Humanity First

Humanity First has conducted free screenings for 250 residents of the Kibera slums for several non-communicable diseases.

It is understood that with support from Freedom4Girls, Humanity First also carried out early detection cervical and breast cancer screening along with menstrual hygiene education for girls.

Data from the National Library of Medicine shows that the early detection of disease may lead to more cures or longer survival.

According to Kibera UK, Kibera, which is the largest urban slum in Africa, has no government-run hospital or clinic.

Additional data from Global Giving shows that the severe shortage of health services and basic government services means the slum’s around 700,000 residents suffer from many infectious diseases.

‘We are devoted to serving our communities. This time we focused on preventative medicine and took to the streets of Kibera slums with free medical screening camp. From early detection of cancers to screening for non-communicable disease and cataract screenings, we did it all’, Humanity First tweeted.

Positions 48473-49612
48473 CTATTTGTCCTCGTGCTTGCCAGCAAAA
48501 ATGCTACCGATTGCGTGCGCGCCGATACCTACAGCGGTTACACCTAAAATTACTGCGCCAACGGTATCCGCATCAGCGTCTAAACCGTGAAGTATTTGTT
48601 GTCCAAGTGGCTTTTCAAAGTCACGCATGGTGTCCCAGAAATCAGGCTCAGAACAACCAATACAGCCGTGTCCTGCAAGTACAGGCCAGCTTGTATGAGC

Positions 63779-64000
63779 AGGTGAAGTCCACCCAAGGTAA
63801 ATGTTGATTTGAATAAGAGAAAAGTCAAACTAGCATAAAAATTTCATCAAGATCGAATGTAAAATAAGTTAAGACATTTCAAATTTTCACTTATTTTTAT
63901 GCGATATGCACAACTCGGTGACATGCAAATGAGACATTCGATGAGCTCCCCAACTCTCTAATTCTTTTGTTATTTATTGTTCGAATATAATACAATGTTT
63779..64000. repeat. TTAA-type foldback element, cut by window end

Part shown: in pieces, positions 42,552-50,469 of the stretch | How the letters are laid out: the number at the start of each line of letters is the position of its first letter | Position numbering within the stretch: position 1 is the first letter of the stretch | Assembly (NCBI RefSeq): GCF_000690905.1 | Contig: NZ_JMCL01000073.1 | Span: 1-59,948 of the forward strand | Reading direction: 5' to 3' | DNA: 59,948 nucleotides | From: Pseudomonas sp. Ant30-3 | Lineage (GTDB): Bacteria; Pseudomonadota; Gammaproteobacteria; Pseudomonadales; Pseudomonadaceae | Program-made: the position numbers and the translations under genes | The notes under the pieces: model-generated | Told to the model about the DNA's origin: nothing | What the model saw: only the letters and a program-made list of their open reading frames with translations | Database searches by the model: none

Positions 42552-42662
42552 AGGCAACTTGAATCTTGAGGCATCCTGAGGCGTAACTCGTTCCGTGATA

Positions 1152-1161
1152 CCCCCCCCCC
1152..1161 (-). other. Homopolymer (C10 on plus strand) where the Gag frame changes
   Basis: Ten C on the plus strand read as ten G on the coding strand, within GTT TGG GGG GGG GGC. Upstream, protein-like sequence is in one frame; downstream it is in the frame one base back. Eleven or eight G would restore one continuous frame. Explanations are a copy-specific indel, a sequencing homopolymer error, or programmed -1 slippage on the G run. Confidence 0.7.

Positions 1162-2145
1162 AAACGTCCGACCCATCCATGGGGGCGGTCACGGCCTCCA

‘We screened 250 residents of the Kibera slums. Those found to have non-reassuring results are now undergoing further investigations and management at referral facilities. Consultations with doctors were conducted and patients were treated for various illnesses’.

One of the volunteers at the medical camp, Andrew Githiria, also said, ‘We joined [Humanity First] in a med camp, providing free screening for cervical, breast [and] prostate cancers, diabetes, hypertension and eye screening to Kibera residents.

‘Supported by [Freedom4Girls], we conducted MHM session [and] donated sanitary towels/hygiene packs to young girls’.

Source: Humanity First Kenya

Photo source: Humanity First Kenya

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